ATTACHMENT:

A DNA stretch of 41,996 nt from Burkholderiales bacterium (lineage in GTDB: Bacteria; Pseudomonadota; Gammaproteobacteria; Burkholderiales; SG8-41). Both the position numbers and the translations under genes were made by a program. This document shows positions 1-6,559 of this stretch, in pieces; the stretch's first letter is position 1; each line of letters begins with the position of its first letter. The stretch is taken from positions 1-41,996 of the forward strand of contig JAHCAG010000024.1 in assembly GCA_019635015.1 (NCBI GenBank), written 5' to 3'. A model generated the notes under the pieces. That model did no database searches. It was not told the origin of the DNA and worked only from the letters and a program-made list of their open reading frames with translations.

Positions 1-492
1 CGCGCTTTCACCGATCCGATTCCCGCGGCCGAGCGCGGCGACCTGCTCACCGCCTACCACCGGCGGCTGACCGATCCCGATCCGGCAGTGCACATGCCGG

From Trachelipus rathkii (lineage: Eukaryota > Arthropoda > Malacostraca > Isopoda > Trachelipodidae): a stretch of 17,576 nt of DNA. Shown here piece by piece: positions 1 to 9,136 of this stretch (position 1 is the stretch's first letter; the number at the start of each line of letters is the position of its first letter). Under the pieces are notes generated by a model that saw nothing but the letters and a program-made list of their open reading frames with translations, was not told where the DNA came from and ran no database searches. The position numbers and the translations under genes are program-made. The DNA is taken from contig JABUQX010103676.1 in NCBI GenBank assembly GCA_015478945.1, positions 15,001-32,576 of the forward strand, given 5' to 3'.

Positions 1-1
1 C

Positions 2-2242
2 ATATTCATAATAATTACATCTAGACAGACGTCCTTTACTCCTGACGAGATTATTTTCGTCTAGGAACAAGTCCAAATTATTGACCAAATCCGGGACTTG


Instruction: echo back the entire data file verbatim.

A DNA stretch of 41,996 nt from Burkholderiales bacterium (lineage in GTDB: Bacteria; Pseudomonadota; Gammaproteobacteria; Burkholderiales; SG8-41). Both the position numbers and the translations under genes were made by a program. This document shows positions 1-6,559 of this stretch, in pieces; the stretch's first letter is position 1; each line of letters begins with the position of its first letter. The stretch is taken from positions 1-41,996 of the forward strand of contig JAHCAG010000024.1 in assembly GCA_019635015.1 (NCBI GenBank), written 5' to 3'. A model generated the notes under the pieces. That model did no database searches. It was not told the origin of the DNA and worked only from the letters and a program-made list of their open reading frames with translations.

Positions 1-492
1 CGCGCTTTCACCGATCCGATTCCCGCGGCCGAGCGCGGCGACCTGCTCACCGCCTACCACCGGCGGCTGACCGATCCCGATCCGGCAGTGCACATGCCGG

From Trachelipus rathkii (lineage: Eukaryota > Arthropoda > Malacostraca > Isopoda > Trachelipodidae): a stretch of 17,576 nt of DNA. Shown here piece by piece: positions 1 to 9,136 of this stretch (position 1 is the stretch's first letter; the number at the start of each line of letters is the position of its first letter). Under the pieces are notes generated by a model that saw nothing but the letters and a program-made list of their open reading frames with translations, was not told where the DNA came from and ran no database searches. The position numbers and the translations under genes are program-made. The DNA is taken from contig JABUQX010103676.1 in NCBI GenBank assembly GCA_015478945.1, positions 15,001-32,576 of the forward strand, given 5' to 3'.

Positions 1-1
1 C

Positions 2-2242
2 ATATTCATAATAATTACATCTAGACAGACGTCCTTTACTCCTGACGAGATTATTTTCGTCTAGGAACAAGTCCAAATTATTGACCAAATCCGGGACTTG